* Ghana seen as one of Africa's brightest economic prospects
* Fitch cites concerns about deficit, debt
* Ghana finance minister says downgrade is not fair
* Ghana to keep tight monetary policy -central bank governor
Fitch ratings agency downgraded Ghana's sovereign credit ranking on Thursday saying the government was overspending, a move that could raise the borrowing costs of the rapidly-growing economy.
Ghana, which produces gold, cocoa and oil, is seen as one of Africa's brightest economic prospects with a stable democracy and an economy that grew at 8 percent in 2012. Its finance minister called the downgrade 'unfair'.
But economists have voiced growing concern about the risks posed by a high budget deficit and rising debt.
"Ghana's creditworthiness has been further weakened by the government's failure to fully implement its fiscal consolidation plan in 2013," Fitch said in a statement after it cut Ghana's rating deeper into 'speculative' territory, to B from B-plus. It said the outlook was stable.
"The authorities continued to overrun on wages, interest costs and arrears, leading Fitch to expect that the government will fail to meet the 9 percent of GDP (gross domestic product) fiscal deficit target for this year," the rating agency added.
Ghana's fiscal troubles were exposed in February when President John Mahama's government announced that its deficit grew in the 2012 election year to 12.1 percent, nearly double the target. The figure was revised to 11.8 percent.
Since then, authorities have begun to implement a multi-year plan to bring the deficit down to 6 percent by 2015. It hopes to hit a 2013 target of 9 percent aided by cuts to fuel and utility subsidies, and a bid to increase tax revenues.
Finance Minister Seth Terkper said the downgrade failed to take into account these reforms.
"(Fitch's decision) is not fair because it does not acknowledge the very serious fiscal consolidation efforts that we announced in the budget and which we are implementing," Terkper told Reuters by telephone.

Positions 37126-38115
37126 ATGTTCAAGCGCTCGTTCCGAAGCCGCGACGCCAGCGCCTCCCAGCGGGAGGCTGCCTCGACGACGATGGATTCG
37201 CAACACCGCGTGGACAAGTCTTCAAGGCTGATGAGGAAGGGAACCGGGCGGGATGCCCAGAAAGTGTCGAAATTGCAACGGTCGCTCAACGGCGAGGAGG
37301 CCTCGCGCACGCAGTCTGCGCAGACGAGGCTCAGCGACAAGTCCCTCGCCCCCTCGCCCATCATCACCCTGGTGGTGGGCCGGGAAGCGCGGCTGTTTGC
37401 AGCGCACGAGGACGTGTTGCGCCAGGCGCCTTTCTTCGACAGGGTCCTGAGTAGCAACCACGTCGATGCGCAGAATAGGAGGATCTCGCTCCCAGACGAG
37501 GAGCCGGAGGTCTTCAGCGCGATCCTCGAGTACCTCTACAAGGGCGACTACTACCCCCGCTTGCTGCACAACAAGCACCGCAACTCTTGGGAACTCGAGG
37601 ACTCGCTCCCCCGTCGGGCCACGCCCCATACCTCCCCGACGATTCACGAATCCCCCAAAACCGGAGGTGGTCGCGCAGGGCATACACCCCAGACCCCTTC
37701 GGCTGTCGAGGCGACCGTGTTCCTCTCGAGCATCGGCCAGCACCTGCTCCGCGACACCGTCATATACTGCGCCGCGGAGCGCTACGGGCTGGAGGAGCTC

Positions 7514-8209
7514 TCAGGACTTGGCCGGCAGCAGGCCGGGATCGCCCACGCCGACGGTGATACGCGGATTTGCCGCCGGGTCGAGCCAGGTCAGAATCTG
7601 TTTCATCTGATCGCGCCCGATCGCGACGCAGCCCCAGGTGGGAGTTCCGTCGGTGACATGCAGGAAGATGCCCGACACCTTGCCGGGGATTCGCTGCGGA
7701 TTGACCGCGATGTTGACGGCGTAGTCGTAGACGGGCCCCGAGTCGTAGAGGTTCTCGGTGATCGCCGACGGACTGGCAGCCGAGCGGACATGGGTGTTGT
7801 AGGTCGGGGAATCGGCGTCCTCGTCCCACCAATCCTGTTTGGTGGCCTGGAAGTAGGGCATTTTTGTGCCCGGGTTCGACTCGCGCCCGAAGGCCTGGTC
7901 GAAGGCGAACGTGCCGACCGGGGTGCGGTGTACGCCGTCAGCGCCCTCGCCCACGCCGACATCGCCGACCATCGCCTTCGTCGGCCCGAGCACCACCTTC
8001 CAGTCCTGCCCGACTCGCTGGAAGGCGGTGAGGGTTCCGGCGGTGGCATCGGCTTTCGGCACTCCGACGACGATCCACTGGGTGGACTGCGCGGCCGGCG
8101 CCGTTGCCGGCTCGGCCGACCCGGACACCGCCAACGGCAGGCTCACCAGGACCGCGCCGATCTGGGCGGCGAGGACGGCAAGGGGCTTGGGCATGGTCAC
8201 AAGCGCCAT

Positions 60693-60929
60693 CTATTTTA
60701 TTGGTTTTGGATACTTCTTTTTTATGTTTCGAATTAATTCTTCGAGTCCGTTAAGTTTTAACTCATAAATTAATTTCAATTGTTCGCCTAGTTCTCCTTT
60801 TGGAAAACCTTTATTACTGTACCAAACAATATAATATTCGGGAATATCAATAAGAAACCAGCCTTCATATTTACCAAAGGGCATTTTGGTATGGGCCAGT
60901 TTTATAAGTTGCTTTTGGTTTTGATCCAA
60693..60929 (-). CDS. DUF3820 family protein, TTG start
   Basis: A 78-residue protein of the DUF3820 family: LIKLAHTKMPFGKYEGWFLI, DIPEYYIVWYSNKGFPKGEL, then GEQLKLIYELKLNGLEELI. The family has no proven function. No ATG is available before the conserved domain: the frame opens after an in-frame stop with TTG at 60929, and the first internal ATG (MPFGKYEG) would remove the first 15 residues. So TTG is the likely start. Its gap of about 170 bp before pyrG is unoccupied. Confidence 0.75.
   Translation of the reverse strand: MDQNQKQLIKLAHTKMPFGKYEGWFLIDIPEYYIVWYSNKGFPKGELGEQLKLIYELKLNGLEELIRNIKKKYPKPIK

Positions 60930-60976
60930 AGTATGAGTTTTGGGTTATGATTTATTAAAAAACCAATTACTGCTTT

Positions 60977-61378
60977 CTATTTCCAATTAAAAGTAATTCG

Economists say macro-economic instability and the fact that the country of 25 million is likely to miss a raft of economic targets this year could weigh on Ghana's GDP growth, and Terkper acknowledged he expected 2013 growth to come in at 7.5 percent, below the initial 8 percent forecast.
However, Razia Khan, head of Africa research at Standard Chartered bank, said the downgrade was a "little flawed" given the consolidation efforts underway and the fact that issues like high public sector wage bills would take time to tackle.
"The authorities have made substantial progress in trying to tackle the budget deficit," Khan said, citing its decision to drop subsidies as one example.
The downgrade came after trading ended on Thursday. Ghana's cedi currency, down almost 14 percent this year, had earlier held steady at 2.1750 to the dollar, according to a Standard Bank trader. Dealers said Ghana Stock Exchange remained flat.
Central bank Governor Henry Kofi Wampah told Reuters after the Fitch statement that Ghana will keep monetary policy tight and expects increased inflows from oil and gas production to help stabilise its finances in early 2014.
"The combination of monetary policy and increased flows from the external sector as well as the fiscal consolidation going forward are factors that we believe will normalise the situation and ease pressure on the markets," he said by telephone.
He cited oil and gas production as well as receipts from donors.
One likely impact of Fitch's decision will be to raise the cost of future borrowing.
Ghana raised $750 million in Eurobonds in July and the government says it will go back to the foreign debt market next year to raise money for specific infrastructure projects in the power sector.
The opposition New Patriotic Party (NPP) said the downgrade was proof of economic mismanagement. "Already we are reeling under huge debts," NPP finance spokesman Mark Assibey-Yeboah told Reuters.
Standard & Poor's already rates Ghana B, while Moody's rates it a notch higher at B1. Both give a stable outlook.